Filed under: Africa, Poverty | Tags: Media, Piracy, Somalia, United Nations
Somalia is making headlines for all the wrong reasons. While international eyes scorn the recent hijackings of over 40 shipping vessels off Somalia’s coast and berate the perceived “lawlessness” of the pirates who hold them for millions of dollars ransom, Somalis themselves seem more concerned about the destruction of human life caused by corporations and blood money from Western governments.
Very little attention is given to the fact that Somalia is, by the UN’s own admission, the worst humanitarian crisis in Africa. Rather, the focus on piracy seems to avoid contextualization.
Al Jazeera’s The Listening Post analyzes the sensationalist coverage of piracy across the international media.
The AP reports that the commander of the U.S. Navy’s 5th Fleet, U.S. Vice Adm. Bill Gortney, is showing reseveration on the recent idea of attacking the pirates by land.
Since Somalia has no effective government, there is no international consensus on what to do with the pirates if they are detained. The government they do have seems to be on the brink of collapse.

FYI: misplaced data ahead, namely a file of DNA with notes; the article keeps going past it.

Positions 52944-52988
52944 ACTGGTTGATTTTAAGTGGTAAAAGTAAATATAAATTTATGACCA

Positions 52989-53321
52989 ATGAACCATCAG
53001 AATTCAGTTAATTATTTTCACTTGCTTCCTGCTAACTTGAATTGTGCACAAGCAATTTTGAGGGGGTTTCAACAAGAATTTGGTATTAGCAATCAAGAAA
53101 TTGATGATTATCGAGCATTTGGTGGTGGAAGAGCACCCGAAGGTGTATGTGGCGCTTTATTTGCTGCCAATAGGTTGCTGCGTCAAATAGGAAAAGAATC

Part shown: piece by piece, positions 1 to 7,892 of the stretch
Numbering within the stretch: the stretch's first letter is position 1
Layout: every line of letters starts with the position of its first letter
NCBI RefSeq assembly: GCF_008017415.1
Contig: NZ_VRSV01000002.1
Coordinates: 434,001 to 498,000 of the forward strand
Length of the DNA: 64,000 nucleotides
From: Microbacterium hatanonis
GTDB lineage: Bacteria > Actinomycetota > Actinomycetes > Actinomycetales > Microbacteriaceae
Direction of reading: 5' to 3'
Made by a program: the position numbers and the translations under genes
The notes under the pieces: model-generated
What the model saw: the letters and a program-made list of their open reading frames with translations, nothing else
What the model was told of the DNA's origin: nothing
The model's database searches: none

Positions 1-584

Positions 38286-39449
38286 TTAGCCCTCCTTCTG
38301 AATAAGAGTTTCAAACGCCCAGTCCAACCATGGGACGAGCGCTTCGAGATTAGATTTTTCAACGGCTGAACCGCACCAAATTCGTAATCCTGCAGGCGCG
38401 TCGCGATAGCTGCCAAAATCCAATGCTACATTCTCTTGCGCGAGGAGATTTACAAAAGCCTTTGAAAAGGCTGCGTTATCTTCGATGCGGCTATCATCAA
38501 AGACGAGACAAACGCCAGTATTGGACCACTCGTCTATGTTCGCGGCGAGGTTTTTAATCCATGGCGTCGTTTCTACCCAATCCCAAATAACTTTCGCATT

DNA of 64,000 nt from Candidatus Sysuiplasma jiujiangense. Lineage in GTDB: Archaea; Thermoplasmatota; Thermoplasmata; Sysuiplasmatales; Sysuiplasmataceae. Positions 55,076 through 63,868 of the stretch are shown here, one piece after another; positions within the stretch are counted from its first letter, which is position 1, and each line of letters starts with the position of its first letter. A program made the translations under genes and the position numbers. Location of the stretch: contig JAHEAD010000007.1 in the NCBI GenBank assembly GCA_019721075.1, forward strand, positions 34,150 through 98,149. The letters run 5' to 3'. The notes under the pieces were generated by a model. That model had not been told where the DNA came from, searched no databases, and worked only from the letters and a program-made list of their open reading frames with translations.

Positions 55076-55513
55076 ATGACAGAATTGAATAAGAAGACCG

The New York Times reported last week that:
Somalia’s transitional government looks as if it is about to flatline. The Ethiopians who have been keeping it alive for two years say they are leaving the country, essentially pulling the plug.
To make matters worse, BBC reports that about 15,000 Somali soldiers and police have deserted. Furthermore:
Mr Kumalo, the South African ambassador, also said most of the Somali government’s security budget – supposedly 70% of its total budget – disappeared through corruption.
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